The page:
It is all good but ….

While I am happy to welcome 2017 and bidding farewell to an eventful 2016, particularly for our big move to Europe, I am starting to miss home.. a lot! While I was gone, 2 of my best friends got engaged. Though it is an exciting news and I am extremely happy for them, I tend to feel rather isolated here on my own and not being there to celebrate one of their most memorable milestones. On the brighter side, I will be in Mauritius next October and back home to Singapore in December mirthful and honored to be the bridesmaid for both weddings. Then again, this is not about me, nor am I victimizing myself for that. For all intents and purposes, I just want my beautiful friends to be happy, near or far.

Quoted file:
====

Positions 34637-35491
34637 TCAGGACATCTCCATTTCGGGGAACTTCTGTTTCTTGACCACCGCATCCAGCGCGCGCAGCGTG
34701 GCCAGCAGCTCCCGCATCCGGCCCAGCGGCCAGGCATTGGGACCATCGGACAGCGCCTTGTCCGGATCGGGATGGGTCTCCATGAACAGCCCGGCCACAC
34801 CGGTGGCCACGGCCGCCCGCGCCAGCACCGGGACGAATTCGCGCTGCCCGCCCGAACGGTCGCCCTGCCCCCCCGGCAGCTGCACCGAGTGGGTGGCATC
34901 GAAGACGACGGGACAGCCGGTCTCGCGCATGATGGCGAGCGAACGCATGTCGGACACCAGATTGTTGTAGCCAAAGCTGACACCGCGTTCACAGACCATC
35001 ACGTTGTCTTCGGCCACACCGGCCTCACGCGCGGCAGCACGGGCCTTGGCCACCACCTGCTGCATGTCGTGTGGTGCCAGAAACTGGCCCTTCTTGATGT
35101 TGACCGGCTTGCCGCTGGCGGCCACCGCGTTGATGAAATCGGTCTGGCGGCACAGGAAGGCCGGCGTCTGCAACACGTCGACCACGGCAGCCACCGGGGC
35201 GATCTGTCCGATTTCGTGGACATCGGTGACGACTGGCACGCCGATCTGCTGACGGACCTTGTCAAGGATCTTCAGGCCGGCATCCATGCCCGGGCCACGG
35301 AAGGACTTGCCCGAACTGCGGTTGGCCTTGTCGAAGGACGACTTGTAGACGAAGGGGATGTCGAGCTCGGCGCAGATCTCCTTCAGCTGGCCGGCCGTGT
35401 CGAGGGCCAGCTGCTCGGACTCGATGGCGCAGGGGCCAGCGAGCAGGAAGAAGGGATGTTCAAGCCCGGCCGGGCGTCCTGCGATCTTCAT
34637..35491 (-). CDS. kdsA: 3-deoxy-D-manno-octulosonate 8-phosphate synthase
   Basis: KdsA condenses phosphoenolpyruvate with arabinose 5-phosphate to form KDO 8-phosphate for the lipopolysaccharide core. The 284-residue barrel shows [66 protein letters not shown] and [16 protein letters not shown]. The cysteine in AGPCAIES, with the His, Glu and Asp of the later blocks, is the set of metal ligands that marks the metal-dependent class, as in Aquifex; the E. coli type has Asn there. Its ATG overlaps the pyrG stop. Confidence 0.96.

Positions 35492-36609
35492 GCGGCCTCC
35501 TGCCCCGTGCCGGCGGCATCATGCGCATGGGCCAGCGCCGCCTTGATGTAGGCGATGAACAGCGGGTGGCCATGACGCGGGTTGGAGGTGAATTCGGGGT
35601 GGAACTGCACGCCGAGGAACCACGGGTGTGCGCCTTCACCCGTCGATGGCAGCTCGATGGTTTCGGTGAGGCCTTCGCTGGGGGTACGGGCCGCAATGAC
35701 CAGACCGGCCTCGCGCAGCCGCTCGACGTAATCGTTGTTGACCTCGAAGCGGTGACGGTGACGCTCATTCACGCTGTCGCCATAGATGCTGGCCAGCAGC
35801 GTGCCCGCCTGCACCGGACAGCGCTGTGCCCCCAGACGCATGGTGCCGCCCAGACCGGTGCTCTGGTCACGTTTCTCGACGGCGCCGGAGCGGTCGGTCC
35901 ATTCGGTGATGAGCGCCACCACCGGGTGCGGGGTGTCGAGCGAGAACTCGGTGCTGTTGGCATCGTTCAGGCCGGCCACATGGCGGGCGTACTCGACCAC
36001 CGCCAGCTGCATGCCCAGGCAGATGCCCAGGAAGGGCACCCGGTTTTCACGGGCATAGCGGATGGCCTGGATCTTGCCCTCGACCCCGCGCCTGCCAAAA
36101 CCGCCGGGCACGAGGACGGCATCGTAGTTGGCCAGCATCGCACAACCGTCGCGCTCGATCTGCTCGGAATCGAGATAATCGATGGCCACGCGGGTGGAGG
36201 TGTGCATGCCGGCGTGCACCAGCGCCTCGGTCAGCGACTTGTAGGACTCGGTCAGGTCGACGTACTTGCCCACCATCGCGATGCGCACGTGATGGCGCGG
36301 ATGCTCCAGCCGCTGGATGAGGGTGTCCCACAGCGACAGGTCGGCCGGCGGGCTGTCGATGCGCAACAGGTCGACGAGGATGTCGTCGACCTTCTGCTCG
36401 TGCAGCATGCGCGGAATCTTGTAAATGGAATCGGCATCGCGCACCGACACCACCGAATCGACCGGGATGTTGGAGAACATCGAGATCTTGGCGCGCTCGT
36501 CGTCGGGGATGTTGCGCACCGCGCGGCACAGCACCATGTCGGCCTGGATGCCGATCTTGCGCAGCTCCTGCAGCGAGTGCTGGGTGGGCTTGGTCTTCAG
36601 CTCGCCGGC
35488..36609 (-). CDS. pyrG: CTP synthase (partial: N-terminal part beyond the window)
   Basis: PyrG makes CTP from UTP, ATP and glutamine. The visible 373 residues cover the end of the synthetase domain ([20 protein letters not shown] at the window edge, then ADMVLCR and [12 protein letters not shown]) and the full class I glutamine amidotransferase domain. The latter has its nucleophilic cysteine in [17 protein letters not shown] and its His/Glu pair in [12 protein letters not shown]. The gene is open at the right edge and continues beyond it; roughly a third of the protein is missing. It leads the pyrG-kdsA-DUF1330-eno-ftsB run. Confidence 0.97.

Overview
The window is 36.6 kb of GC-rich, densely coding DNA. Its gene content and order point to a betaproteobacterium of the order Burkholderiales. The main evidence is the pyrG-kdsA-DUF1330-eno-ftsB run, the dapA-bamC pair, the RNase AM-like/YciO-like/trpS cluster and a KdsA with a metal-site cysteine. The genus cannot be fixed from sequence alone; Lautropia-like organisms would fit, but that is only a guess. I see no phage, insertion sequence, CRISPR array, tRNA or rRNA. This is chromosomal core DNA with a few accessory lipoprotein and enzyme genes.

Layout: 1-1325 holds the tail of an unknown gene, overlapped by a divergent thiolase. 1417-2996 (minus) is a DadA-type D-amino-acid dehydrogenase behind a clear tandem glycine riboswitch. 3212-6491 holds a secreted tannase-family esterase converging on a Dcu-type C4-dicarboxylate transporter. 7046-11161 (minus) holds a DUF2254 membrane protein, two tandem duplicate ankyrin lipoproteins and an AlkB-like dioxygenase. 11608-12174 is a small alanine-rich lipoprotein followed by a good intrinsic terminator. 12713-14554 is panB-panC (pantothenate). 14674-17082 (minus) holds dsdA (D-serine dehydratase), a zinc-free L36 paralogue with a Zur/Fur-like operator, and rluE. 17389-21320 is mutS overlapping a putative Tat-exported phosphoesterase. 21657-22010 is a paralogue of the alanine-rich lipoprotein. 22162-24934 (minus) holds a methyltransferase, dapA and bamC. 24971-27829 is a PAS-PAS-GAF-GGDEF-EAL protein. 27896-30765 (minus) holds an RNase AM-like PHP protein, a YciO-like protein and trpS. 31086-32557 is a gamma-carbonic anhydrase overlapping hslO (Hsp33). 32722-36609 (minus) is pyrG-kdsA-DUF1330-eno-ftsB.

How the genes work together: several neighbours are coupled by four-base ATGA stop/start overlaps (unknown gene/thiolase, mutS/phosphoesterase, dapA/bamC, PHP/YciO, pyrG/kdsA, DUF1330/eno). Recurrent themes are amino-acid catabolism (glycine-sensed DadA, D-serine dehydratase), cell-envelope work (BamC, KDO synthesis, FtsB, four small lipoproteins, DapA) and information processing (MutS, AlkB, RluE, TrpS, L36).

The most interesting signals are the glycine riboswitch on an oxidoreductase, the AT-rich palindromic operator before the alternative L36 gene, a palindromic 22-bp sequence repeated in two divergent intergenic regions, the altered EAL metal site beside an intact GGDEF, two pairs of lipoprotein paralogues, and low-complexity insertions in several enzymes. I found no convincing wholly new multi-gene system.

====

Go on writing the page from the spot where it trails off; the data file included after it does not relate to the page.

I have to say that the move here has been nothing less than a miracle. For the first couple of months I have absolutely nothing to complain about, we did so many activities, I signed up to a gym, went yoga, we traveled to different parts of France for trekking adventures, camping, visited Turin, Genova, Marrakesh, experienced my first wine-tasting trip in Burgundy (Bourgogne), skied in the Alps, visited Montreux, Gruyere and other Swiss towns etc. The only time I dread is the laundry chore after these trips, one right after the other. Gosh! it was like a job, an unpaid job! But, nothing really significant to complain about. Though it might sound like this move is to die for, but deep down your guts you know a perfect life just don’t exist especially when you’re already starting to expect an adversity as you experience your optimum moments. I don’t know if this is a sign of being pessimistic but I guess we just need to be pragmatic about the real world we live in and that we were not made of sugar, spice and everything nice.